5. Navigate back to the ..\The Ball\Binaries\Win32\ game directory.
    6. Create a new folder there, named ShaderOverride
    7. Open that folder, and create a new folder there named PixelShaders
    8. Open that folder, and Paste your copied Pixel Shader.
    9. Edit the file name, so that HelixMod can load it. Remove everything except the CRC number at the end.
    10. Make sure the CRC is 8 hex digits long, some need a leading zero.

Now we are ready to actually make the change to the ASM text.

We'll also add some comments to the code as reminders for when we come back to the code, or help other people who might use our fixes. Adding comments nearly always save you time in the long run.

There are multiple ways to disable an effect, and you might notice that the technique described below does not match the Guide on HelixMod. The reason to change this is to show the simplest possible way to disable an effect.

In a later Lesson, we'll come back to disabling an effect, and we'll present a more complicated, but better way to do this.[1]

A pixel shader is responsible for deciding what color a particular output screen pixel is supposed to be. So the idea behind this fix, is that we want to make the output color via oC0.xyzw register all zeroes.[2]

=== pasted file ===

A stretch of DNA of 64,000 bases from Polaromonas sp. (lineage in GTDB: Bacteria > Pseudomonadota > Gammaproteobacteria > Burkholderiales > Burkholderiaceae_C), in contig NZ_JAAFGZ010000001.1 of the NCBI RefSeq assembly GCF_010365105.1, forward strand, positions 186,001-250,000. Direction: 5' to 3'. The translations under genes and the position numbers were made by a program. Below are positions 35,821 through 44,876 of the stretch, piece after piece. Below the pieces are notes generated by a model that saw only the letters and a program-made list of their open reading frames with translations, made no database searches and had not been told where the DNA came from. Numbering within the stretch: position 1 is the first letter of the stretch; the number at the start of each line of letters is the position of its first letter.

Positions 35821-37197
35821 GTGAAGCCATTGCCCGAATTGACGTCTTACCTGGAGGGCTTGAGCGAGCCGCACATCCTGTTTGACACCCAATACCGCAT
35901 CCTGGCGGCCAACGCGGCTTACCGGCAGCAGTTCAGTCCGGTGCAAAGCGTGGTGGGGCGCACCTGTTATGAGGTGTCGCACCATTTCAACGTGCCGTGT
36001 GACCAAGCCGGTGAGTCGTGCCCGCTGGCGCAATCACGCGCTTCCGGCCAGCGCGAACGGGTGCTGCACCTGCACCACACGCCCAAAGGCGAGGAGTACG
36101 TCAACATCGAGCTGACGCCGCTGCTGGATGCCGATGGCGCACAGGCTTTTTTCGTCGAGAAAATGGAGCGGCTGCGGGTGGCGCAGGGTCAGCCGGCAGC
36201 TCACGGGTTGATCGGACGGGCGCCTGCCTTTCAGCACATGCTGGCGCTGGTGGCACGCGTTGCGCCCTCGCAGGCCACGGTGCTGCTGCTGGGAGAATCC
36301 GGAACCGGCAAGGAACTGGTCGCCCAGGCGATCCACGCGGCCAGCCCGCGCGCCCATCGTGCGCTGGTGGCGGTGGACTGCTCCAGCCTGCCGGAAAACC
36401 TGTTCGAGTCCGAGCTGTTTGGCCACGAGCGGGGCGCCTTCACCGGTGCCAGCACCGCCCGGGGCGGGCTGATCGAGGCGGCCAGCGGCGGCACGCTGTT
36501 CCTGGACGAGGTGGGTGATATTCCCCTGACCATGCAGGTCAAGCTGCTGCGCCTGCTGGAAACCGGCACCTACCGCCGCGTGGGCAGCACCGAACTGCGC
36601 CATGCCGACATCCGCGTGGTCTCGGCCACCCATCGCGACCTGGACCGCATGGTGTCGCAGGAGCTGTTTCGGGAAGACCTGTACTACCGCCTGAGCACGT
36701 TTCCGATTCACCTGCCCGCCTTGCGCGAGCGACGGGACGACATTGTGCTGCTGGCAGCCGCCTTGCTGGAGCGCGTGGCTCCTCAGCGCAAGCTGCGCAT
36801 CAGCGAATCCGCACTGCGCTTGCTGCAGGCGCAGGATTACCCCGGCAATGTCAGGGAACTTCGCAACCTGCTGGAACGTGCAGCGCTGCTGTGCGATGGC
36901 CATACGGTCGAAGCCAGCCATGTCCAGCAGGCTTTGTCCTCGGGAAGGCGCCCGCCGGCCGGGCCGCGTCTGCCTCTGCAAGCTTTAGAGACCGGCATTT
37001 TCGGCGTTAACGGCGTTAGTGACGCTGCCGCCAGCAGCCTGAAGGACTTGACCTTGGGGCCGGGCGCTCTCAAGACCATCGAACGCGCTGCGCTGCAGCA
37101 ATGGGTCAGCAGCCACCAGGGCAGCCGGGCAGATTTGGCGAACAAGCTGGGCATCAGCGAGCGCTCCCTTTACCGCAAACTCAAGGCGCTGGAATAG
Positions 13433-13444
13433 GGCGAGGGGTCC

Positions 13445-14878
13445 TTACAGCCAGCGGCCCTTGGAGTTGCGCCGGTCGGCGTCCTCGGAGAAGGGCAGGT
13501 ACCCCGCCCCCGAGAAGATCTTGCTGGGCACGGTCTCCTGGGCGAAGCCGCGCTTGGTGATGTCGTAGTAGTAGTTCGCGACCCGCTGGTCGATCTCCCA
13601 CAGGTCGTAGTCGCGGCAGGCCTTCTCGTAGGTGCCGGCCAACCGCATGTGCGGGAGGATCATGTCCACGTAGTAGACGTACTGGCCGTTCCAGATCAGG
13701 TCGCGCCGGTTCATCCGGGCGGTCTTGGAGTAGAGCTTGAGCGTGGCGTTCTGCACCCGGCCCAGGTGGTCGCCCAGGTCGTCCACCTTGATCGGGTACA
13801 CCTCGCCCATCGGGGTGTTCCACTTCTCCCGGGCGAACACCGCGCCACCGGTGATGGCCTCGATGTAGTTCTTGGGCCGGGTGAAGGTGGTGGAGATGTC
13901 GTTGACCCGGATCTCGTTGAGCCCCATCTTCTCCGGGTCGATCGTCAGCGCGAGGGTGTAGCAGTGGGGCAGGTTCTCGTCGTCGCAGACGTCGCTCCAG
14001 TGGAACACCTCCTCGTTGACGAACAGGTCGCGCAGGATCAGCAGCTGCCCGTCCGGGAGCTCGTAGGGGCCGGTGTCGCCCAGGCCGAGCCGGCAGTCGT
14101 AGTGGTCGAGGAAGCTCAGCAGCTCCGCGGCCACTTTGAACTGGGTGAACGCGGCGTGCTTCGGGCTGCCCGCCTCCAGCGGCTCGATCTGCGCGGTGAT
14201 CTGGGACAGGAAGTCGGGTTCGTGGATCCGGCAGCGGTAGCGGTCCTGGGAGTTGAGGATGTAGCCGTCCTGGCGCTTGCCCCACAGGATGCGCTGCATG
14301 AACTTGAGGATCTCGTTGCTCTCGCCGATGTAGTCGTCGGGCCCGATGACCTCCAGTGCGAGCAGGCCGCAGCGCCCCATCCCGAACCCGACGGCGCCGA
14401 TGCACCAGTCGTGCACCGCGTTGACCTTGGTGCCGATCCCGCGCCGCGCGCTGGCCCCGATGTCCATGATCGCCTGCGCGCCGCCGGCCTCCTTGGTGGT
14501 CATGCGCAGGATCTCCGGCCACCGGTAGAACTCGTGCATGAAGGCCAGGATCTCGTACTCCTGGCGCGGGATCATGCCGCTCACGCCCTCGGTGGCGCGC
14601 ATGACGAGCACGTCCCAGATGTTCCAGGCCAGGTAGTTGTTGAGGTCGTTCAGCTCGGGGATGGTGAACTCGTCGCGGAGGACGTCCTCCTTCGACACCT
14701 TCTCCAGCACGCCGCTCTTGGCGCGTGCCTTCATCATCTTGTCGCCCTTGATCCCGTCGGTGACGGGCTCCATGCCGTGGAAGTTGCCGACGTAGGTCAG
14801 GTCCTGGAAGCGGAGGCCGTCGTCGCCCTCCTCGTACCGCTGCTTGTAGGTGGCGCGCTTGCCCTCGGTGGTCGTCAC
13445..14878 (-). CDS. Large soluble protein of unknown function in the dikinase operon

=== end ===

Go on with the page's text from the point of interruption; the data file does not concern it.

This is the most common approach, but keep in mind that in some scenarios this won't work and other techniques are required.

With that in mind, let's edit the source file.

  • Editing shader to disable effect
    1. Open the shader file with the fixed name in ..\ShaderOverride\PixelShaders\
    2. ASM comments start with //. Put in a description comment at the first line, like // Annoying bloom on ball light
    3. In your text editor, look for the constants, for example, def c1, 0.5, 1, -0.5, 0. We'll need any zero constant.
    4. Scroll through the shader until you get to the bottom.
    5. Find the second to last line, right before the comment that says "// approximately ...".
    6. The convention we use is to outdent any changes we make, so they stand out from the regular code. No spaces, no tab.
    7. Add a comment to describe why you put in this code, like // Disable game-breaking bloom effect
    8. On the next line, type in the instruction mov oC0.xyzw, c1.wwww [3]
    9. That's it. The instruction will move that zero from c1 into oC0, making every pixel invisible.

Now that we have the shader modified the way we think it should work, we need to test it out.

While we are here, we will also look at another feature of HelixMod, which allows you to modify the ASM source code, then reload it without having to relaunch. This is extremely useful for experimenting on the code.